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Molecular Dynamics Study for the Stress Effect on the Radiation-Induced Defect of Refractory Materials : Molecular Dynamics Study for the Stress Effect on the Radiation-Induced Defect of Refractory Materials
W, Mo, V materials and radiation damage quantification under stress condition

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Authors
야세르
Advisor
Oda, Takuji\
Major
공과대학 에너지시스템공학부
Issue Date
2019-02
Publisher
서울대학교 대학원
Description
학위논문 (박사)-- 서울대학교 대학원 : 공과대학 에너지시스템공학부, 2019. 2. Oda, Takuji\.
Abstract
Tungsten (W), molybdenum (Mo), and vanadium (V) as candidate materials for plasma devices and fusion reactors are subjected to several sources of strain during operating conditions and these strain levels will affect the defects generation when the materials under collision cascades. To reveal the strain effects on radiation defects formation and evolution behaviors, we have evaluated the energy of defects formation, the number of defects generation, cascade pattern, and subcascade propagation under the effect of strain. At first, we evaluated the threshold displacement energy (TDE) as it is an important quantity used theoretically to determine the number of defects formed by irradiation of high-energy particles and it is well known to be used for the NRT model of damage quantification. However, TDE evaluated for the typical material of our study, i.e. W, have been reported with different values and then used in previous studies, which has caused inconsistencies in calculated damage amounts. At first, for our thesis objective, we evaluated accurately the free strained TDE using molecular dynamics (MD) method, where the TDE is defined as the average value of the minimum displacement energies over several sets of recoil directions.

To determine the TDE accurately, the effects of calculation settings, such as the simulation cell size, the number of sampled recoil directions, the incremental step of the recoil energy in searching the threshold energy, and the thermal vibration of atoms, were analyzed. A TDE of 85 eV was obtained for tungsten with a correlation factor of 4.5%. This TDE value is close to the one recommended by the American Society for Testing and Materials (ASTM), 90 eV. Consequently, we conclude that 90 eV is a reasonable choice for the TDE of tungsten. In the same manner, the Mo and V were evaluated following the recommended setting as 78 eV for Mo and 57 for V respectively. After we got the right free strained values and after we checked our MD results compared with the reported and experimental result we applied the strain condition and evaluated the strained TDE.

We tested the influence of hydrostatic and uniaxial strains on Frenkel pair formation energy (FPE) and TDE for W, Mo, and V. Under applied strain the self-interstitial atom formation energy decreases significantly, while the vacancy formation energy slightly increases, which causes concurrent decreases in FPE and TDE. The opposite responses are observed under compression strain. This result indicates that the radiation defect formation is enhanced by a tensile strain, while suppressed by a compressive strain. The strain effects on TDE and FPE are determined mainly by the volume change in the deformed crystal regardless of the strain mode. Both TDE and FPE under strain conditions are described by linear functions of the volume change. After successfully evaluated deformed TDE we can estimate roughly the amount of defects generated of the specific materials by applying the NRT model. However theoretical results expected to be different than the real MD results of cascade collision, especially at larger PKA energies and under larger strain levels.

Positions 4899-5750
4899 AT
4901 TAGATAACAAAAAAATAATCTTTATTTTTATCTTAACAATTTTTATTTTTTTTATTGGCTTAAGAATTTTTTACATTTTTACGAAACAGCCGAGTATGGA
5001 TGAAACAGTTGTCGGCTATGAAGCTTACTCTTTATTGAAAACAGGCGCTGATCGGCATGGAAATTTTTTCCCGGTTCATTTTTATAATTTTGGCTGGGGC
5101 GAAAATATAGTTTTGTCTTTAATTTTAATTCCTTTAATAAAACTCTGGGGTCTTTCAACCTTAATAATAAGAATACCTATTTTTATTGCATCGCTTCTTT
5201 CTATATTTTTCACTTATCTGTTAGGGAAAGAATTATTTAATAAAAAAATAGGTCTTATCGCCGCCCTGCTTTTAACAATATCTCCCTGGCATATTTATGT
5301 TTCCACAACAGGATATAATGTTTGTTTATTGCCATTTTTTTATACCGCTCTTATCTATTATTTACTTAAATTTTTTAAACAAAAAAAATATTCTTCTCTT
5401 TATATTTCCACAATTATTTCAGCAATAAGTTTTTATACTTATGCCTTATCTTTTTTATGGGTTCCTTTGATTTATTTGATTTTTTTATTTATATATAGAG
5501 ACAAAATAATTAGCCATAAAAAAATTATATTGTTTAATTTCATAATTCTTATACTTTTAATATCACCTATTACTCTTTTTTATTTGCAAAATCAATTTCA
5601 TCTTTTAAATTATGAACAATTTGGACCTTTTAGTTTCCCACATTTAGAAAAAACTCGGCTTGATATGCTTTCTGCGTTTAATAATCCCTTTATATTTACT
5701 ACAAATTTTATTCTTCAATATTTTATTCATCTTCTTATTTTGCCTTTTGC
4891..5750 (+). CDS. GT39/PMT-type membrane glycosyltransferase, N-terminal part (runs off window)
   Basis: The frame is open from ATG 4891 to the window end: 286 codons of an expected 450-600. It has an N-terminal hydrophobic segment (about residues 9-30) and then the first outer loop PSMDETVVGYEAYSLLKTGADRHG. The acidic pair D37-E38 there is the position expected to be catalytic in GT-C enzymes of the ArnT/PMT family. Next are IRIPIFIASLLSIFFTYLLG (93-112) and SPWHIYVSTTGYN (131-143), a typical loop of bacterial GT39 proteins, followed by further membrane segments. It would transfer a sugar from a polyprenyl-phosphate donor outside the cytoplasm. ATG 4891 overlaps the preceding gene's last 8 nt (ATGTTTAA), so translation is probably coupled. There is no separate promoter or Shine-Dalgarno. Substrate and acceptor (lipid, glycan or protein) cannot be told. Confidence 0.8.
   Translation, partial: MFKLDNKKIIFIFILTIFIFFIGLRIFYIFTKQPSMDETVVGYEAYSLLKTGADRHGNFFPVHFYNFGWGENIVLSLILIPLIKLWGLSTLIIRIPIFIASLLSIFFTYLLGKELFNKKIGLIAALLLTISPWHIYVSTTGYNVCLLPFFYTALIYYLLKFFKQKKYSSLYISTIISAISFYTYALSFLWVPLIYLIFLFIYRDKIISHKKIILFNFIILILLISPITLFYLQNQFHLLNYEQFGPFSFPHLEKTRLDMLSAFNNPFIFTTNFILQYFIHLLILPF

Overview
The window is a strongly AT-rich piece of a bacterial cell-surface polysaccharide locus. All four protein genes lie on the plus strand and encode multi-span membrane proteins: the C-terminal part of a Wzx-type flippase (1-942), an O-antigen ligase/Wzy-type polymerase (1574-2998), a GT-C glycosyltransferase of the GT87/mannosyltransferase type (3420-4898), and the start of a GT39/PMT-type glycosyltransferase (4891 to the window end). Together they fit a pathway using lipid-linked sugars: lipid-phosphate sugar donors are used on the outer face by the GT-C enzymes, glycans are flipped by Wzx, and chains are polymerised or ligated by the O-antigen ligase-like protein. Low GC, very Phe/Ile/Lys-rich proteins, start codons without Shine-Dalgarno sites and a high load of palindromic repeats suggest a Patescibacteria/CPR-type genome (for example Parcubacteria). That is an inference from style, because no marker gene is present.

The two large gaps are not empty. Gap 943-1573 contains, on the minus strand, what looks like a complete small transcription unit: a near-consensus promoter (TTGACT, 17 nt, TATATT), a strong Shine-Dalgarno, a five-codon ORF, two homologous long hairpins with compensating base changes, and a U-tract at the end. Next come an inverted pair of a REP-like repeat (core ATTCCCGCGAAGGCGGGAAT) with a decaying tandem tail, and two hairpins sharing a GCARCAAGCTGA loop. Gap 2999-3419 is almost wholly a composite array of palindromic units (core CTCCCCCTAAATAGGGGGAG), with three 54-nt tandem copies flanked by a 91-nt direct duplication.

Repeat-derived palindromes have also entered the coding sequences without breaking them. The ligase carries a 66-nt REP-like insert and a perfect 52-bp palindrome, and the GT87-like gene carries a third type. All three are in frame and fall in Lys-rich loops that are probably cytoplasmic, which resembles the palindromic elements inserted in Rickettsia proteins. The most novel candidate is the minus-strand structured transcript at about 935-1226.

Simulation of different PKA energies between 1, 6 and 10 keV, under applied strain, was conducted at a fixed temperature. Simulation results showed that as the atomic displacement cascade proceeds under strains, the peak and surviving number of Frenkel pair defects increases with increasing tension
however, these increments were more prominent under larger volume changing due to dislocation segment formation at around 1.6 % of hydrostatic strain and under 10 keV of PKA energy. The rate of increase/decrease in the number of Frenkel pairs, their clustering, and their cluster sizes under expansion/compression strain conditions were higher for higher PKA energy. Clusters formed of vacancies and interstitials were both larger under tensile strain conditions.

We added further analysis in the appendix. A, for clusters evolution, as under strain condition the clusters from (1~3) SIA show stability under larger strain values. For the mobility, the diffusivity of the SIA clusters has a gradual transition from three dimensional (3D) to one dimensional (1D) path at the saturated strain. The 1D transition was observed for large clusters and large strain while the 3D transition was for small clusters and lower strains. Under cascade collision, defects generation and their mobility, growth rate, and distribution is the cornerstone for understanding the structural evolution of a material used under irradiation conditions. Overall, the present results suggest that strain effects should be considered carefully in radiation damage environments, specifically for conditions of low temperature and high radiation energy. Compressive strain conditions could be beneficial for materials used in nuclear reactor power systems.
Language
eng
URI
https://hdl.handle.net/10371/151786
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College of Engineering/Engineering Practice School (공과대학/대학원)Dept. of Energy Systems Engineering (에너지시스템공학부)Theses (Ph.D. / Sc.D._에너지시스템공학부)
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